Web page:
Lack of television coverage from those areas was, in part, due to the fact that there were fewer journalists in the area who had cameras to record the tragedy. Pictures are gradually coming in, however, the coverage is still mostly concentrated on the southern and western regions. This is a serious flaw in the media coverage because the northern and eastern regions were the worst hit, bearing the brunt of the killer waves.
Some images were fleeting but will remain etched in the minds of many TV viewers. Children crying for their lost parents; scores of cars, buses, trucks floating on gushing waters; vehicles stacked on each other; rows of bodies waiting for mass burials; railway lines torn and twisted; trees uprooted; horror-shock foreign tourists wearing sarongs after losing all their belongings and being helped to relief centres, thousands of victims clutching their most valuables, including family photographs, TVs, radios, etc and dry rations.
Even for hard-nosed journalists like us, who have traversed the length and breadth of this country reporting on the war and brutal killing that has cost the lives of close to 100,000 people in the past two decades, it was extremely difficult to sit down and describe the brutality of the surging sea that swallowed scores of people, without shedding a tear or two.
As international relief pours in, so do scores of foreign journalists flying in droves for probably the biggest international story of the year since Iraq was invaded by US-led allied troops.
The Sri Lankan government took some time to get its act together and, as usual, the official information flow was poor. Rumours of more tsunamis triggered panic in some areas, unnecessarily stretching the resources of journalists and media groups. Quite often journalists were sent on wild goose chases, following imaginary reports or gossip of another tsunami.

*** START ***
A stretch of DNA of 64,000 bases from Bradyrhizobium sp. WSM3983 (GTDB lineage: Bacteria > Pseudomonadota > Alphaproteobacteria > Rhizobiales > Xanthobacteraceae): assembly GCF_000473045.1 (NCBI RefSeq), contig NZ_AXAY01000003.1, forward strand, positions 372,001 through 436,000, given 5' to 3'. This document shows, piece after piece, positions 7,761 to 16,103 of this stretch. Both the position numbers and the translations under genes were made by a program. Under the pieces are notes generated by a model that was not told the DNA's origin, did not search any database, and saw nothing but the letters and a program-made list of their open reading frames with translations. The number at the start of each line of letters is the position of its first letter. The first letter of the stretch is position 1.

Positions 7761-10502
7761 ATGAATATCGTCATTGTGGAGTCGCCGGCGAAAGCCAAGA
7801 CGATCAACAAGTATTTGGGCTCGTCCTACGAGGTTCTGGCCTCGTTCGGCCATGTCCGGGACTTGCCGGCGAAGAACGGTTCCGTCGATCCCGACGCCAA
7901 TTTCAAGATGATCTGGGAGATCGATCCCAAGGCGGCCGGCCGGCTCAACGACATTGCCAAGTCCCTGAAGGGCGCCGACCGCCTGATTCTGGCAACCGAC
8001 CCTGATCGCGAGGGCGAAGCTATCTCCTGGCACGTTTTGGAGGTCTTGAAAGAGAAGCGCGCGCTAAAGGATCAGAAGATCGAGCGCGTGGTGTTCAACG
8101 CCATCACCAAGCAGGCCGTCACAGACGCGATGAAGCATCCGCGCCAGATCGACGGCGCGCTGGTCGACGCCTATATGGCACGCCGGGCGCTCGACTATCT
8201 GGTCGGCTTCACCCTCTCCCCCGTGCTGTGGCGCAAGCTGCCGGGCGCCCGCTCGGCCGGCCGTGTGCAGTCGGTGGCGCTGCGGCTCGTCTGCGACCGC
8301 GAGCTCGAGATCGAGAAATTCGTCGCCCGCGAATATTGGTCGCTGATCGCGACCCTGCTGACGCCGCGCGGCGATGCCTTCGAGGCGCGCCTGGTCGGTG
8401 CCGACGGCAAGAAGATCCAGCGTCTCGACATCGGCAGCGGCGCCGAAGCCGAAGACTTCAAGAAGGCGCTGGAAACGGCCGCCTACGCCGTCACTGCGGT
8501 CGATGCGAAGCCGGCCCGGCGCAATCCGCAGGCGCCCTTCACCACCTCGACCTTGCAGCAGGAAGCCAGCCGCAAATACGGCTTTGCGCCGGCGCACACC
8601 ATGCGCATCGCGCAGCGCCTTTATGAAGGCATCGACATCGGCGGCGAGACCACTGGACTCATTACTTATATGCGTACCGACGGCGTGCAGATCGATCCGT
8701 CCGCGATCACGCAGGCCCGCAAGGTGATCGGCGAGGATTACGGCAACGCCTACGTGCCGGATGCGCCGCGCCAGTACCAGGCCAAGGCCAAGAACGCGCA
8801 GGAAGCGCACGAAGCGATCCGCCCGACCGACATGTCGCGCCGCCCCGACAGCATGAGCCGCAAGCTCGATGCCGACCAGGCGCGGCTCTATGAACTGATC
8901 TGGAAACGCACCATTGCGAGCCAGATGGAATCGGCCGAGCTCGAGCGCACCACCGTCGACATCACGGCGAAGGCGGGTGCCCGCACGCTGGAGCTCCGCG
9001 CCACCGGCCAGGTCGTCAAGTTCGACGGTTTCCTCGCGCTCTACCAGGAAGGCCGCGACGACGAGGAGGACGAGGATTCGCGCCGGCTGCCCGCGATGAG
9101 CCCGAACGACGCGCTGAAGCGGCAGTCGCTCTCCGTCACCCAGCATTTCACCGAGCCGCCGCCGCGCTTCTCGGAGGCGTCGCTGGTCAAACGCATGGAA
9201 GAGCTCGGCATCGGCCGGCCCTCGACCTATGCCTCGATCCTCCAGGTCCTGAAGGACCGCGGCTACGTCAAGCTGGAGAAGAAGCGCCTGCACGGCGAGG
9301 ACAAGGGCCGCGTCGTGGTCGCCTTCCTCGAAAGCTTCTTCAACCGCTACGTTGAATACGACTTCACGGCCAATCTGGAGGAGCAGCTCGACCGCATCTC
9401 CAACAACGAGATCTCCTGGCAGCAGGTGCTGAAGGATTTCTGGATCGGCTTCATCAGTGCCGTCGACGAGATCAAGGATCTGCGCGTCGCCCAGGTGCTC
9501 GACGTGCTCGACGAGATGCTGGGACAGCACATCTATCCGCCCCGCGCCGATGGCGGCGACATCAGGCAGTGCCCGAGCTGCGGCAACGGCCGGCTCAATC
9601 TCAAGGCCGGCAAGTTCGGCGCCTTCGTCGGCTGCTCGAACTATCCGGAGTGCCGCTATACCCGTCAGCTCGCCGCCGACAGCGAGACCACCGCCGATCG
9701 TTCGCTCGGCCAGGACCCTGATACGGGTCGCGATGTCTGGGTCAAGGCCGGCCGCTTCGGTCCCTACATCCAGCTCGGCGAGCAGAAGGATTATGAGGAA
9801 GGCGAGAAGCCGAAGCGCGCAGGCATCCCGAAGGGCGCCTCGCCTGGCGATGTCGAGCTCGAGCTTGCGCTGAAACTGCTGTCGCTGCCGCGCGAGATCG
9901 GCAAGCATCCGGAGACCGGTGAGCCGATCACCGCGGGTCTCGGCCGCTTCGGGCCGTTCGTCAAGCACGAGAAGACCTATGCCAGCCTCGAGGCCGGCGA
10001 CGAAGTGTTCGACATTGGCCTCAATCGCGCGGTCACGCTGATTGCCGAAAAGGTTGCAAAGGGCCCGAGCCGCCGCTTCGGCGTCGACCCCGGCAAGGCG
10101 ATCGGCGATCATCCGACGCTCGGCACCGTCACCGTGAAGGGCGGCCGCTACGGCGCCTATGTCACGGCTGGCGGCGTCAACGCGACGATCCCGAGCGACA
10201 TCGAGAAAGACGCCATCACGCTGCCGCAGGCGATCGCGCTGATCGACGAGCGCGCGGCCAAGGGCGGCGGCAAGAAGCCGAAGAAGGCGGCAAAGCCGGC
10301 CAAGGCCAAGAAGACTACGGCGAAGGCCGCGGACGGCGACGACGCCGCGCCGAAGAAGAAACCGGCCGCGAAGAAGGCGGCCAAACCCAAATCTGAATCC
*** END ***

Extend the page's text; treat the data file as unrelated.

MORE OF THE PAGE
Government officials kept repeating ad nauseam the unlikelihood of another tsunami wave, but most people were reluctant to believe these statements, annoyed that the government didn’t have early warning systems in the first place.
Sunday’s newspapers last week are kicking their heels in disappointment; many ran flashback 2004 series recalling major events of the year on December 26th. The biggest event, however, was one they were too late to include.
In retrospect, the Sri Lankan media performed a tremendous job--often setting aside competition and gains and indulging in an atmosphere of cooperation. In this day and age of competition even in a crisis, this is very admirable.
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Feizal Samath has been a journalist for 25 years and has worked with local newspapers and international news agencies covering general news, sports, business and economics, and social and development issues. Currently Business Editor of the Sunday Times of Sri Lanka, he is also a correspondent for foreign newspapers and agencies. A former Bureau chief of Reuters, Colombo, he also served as deputy bureau chief Reuters, Mumbai during a 13-year stint with the news service.
The views expressed above are those of the author and are not necessarily those of AsiaMedia or the UCLA Asia Institute.
Date Posted: 1/3/2005